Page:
Monday, June 8, 2009

A NEW GETHSEMANE




A NEW GETHSEMANE


Following Candide’s advice,
I cultivated my own garden
in rich black humus that was
as soft and as cool as the
earthworms that churned there.


I became a messiah
to the strawberry plants –
the expected deliverer of the fruit.
Day after day, I worried over them,
as if they had mortal souls to save.


They strayed from the righteous path and
climbed into the beans, tomatoes, and corn.
They were not interested in possibilities,
but wanted only to live for the here and now.


I absolved those murderous strawberry
plants that strangled the delicate snow
peas standing innocently in their way -
strangled them until their blossoms lay
white upon the ground like translucent
eyelids cut from tiny alien corpses.


Beyond tired, I would sit under
the tulip tree at night to rest.
I would try to forget the
strawberry plants for a while.
But always, looking toward
the garden, I felt restless -
as if I were about to be betrayed.

24 comments:

Karen said...

I love, love this! "Following Candide's advice"!!! That in itself is precious and full and a great contrast with becoming the "expected deliverer".

It's tough work saving the souls of those wandering plants that "strayed from the righteous path".

I'm just smiling and smiling as I read this one. What a delightful tongue-in-cheek metaphor, and what a perfect ending for it.

The whole thing just shows your skill, Kaye. Only someone who can really write can do this. It's so good.

Mairi said...

I've always loved the idea of the hortus conclusus, or enclosed garden as a symbol of the soul and your amusing take on the gardener in such a place is wonderful. The strawberry, as I'm sure you know, but maybe your readers don't, is designated as the fruit of the Virgin Mary and of blessed souls in heaven. A fine vision of paradise indeed, with all the righteous sitting on pillows eating strawberries and cream. They - the strawberries - are shown growing in the grass beneath the Virgin's feet in Renaissance paintings. Apparently they symbolise righteousness and perfection so I suppose we should be pleased that they're running rampant over the world. I suspect those delicate little snow peas were incorrigibly wicked and you, under your tulip tree, are not about to be betrayed but redeemed. Your cushion awaits in the next world.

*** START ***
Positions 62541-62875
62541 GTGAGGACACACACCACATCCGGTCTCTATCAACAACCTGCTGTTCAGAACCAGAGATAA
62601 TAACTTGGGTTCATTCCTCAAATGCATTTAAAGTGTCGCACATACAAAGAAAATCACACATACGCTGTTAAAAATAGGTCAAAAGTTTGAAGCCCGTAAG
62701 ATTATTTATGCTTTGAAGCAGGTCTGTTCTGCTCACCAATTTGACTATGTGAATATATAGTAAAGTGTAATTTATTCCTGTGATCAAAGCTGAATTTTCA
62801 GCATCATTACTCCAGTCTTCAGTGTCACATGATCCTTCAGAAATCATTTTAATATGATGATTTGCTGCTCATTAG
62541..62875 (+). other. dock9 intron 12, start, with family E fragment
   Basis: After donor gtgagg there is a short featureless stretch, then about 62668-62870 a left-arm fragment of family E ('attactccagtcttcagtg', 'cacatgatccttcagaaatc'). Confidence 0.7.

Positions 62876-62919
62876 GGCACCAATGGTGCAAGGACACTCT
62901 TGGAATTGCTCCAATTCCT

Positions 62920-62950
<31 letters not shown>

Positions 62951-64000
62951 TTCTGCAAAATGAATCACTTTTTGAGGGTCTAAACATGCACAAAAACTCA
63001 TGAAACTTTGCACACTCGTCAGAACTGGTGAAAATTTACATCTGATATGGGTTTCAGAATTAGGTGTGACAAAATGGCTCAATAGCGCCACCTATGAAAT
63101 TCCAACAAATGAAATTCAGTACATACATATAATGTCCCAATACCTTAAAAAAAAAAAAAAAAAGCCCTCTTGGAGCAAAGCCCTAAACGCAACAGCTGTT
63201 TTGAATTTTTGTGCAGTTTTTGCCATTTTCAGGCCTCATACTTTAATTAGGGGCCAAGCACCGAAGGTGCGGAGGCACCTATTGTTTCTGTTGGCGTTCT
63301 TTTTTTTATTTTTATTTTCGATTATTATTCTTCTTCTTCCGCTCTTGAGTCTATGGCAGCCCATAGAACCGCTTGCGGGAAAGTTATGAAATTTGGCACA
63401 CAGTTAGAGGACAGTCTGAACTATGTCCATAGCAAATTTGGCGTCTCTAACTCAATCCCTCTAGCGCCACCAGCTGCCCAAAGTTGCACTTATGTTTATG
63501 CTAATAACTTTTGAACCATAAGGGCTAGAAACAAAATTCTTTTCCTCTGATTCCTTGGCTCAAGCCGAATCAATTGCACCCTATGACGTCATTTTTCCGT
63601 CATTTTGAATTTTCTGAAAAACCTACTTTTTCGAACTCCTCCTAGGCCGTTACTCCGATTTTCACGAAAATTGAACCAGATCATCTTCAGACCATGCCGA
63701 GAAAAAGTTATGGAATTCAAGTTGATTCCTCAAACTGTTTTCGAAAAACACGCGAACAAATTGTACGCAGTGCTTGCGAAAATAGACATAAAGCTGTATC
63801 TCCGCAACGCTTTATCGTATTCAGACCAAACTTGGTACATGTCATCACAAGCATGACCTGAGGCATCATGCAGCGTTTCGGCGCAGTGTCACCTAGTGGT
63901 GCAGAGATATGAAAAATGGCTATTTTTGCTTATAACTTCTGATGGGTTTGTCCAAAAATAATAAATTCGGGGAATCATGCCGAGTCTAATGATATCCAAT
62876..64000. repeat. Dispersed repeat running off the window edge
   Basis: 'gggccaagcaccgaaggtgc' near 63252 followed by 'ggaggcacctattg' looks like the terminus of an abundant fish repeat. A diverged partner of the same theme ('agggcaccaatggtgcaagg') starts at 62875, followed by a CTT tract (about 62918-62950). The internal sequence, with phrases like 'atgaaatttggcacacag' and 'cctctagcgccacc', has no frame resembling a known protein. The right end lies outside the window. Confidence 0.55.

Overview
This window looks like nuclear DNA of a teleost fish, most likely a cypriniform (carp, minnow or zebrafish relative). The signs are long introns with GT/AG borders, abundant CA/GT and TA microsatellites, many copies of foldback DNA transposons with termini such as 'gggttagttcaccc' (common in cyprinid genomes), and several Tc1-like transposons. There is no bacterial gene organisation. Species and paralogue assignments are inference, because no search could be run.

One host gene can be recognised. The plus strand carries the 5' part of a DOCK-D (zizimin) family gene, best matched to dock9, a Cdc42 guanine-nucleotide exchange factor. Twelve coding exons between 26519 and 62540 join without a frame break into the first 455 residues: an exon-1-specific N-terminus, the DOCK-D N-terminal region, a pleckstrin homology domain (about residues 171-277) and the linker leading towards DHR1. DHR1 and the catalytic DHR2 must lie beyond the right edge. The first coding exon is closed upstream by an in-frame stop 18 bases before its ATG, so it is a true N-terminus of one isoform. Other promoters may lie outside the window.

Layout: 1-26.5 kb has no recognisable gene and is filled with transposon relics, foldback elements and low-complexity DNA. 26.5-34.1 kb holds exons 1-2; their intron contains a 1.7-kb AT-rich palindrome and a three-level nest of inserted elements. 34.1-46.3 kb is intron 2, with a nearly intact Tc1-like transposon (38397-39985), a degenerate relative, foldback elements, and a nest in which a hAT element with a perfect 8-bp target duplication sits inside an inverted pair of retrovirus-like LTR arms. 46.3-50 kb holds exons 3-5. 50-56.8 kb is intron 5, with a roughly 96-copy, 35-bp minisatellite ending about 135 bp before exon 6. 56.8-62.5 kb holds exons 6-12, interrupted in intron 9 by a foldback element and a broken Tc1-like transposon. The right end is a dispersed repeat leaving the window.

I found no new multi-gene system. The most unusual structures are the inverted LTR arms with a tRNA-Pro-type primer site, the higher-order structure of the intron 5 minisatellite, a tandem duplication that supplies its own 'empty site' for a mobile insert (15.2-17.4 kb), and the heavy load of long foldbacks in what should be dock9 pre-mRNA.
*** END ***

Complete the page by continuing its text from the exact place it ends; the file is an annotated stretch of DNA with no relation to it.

Julie said...

Those dang strawberry plants! K, you make-a me laugh. But seriously, this poem is SO very awesome. I love it to pieces. Your humor is great. Your lines and form...excellent. I love the blossoms "white upon the ground like translucent/eyelids cut from tiny alien corpses."

I know I'm not supposed to say anything in poetry is perfect, but I think that ending is. Sheer perfection. I'm so glad you posted it. You are so good, dear K!

trooping with crows said...

I was so excited to see a new poem here tonight, Mom.
(did our conversations from the other day, inspire you to post this one? Our talk of "rosemary" and robin redbreast?)
Sorry to repeat other comments here, but I also love the metaphor. The fourth stanza is my all around favorite, but also liked
"as soft and as cool as the earthworms that churned there"
and
"Day after day, I worried over them as if they had mortal souls to save"
This is truly one of the best metaphors that I have ever read. It is brilliant beyond belief.

RachelW said...

Oh, haha!! They are just like my raspberries. It is a berry garden mutiny! ;) Whatever shall we do? I love the photo, and the poem, too.

Rick said...

Hello K Lawsen. Missed you while I've been gone!

I do believe Whitman himself would have loved this poem, and no higher compliment can be paid.

the walking man said...

The only good Strawberry is an eaten Strawberry!

Let's rest 'neath the tulip tree and share a fine bowl. That will teach them to stay in their place as they watch their brethren consumed.

Vesper said...

Kaye, I like this very, very much!

I feel the same towards my raspberries... :-) :-) :-)

They were not interested in possibilities,
but wanted only to live for the here and now.


their blossoms lay
white upon the ground like translucent
eyelids cut from tiny alien corpses.


This is a beautiful poem, with many layers of meanings, a feast for the mind and the senses...

Catvibe said...

Oh oh, I wonder what will happen with the ones I put in the front garden, already they send long long shoots in search of new ground to conquer. Your poem made me giggle, the end is so funny! But mostly because I can totally relate!

I absolved those murderous strawberry plants that strangled the delicate snow peas standing innocently in their way -
strangled them until their blossoms lay white upon the ground like translucent eyelids cut from tiny alien corpses.